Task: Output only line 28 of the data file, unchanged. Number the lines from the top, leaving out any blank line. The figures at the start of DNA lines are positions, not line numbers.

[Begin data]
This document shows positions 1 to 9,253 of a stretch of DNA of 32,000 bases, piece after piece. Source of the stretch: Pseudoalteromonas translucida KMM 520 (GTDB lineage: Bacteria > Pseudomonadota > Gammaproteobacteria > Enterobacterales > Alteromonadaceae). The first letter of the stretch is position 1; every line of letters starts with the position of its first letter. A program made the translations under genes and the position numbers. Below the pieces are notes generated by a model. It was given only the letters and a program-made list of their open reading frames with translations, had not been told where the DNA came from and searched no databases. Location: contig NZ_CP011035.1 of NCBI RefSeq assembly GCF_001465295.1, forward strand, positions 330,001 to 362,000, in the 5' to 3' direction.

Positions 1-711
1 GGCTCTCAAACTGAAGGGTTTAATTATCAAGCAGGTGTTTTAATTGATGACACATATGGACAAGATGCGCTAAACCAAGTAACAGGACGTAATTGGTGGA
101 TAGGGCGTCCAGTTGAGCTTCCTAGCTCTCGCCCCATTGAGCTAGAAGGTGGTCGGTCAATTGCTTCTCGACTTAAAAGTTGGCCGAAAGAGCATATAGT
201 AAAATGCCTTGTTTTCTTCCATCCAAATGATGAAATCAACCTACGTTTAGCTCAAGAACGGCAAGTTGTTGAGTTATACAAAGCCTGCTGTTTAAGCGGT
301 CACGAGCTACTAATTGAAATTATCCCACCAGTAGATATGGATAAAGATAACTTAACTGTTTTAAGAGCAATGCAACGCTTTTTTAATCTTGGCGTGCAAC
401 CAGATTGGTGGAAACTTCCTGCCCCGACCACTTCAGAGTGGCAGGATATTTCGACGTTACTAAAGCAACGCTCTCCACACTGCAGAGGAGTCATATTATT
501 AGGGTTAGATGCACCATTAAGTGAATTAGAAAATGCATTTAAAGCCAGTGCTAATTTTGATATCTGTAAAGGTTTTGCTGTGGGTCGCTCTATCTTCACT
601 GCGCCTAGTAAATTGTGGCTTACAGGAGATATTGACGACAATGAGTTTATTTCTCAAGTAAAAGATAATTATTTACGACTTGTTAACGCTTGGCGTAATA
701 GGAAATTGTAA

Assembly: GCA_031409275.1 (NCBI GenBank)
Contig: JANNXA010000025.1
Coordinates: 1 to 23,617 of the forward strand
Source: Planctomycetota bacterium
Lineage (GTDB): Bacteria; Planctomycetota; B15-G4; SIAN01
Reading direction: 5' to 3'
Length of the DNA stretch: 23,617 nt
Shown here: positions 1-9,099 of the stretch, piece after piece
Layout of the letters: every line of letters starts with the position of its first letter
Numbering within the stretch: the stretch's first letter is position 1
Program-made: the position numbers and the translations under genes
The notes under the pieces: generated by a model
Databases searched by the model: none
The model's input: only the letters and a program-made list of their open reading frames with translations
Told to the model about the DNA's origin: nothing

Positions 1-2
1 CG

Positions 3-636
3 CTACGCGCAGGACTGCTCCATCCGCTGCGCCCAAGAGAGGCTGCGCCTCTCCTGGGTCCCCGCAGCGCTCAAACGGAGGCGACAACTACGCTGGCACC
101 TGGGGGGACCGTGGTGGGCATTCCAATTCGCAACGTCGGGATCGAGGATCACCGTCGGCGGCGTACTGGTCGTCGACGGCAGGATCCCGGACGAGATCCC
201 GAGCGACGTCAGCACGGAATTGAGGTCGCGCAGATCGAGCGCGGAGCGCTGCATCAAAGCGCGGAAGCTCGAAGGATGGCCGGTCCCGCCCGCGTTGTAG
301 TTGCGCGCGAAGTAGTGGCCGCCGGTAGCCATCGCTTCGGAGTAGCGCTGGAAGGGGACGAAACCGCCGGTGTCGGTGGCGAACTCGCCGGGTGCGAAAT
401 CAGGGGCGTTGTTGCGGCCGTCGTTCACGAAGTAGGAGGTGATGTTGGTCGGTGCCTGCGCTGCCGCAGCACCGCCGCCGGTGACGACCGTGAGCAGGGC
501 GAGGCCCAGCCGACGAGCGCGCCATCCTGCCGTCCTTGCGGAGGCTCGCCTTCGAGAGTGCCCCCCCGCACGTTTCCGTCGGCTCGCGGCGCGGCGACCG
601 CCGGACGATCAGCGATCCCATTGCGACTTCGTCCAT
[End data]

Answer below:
Positions 3-636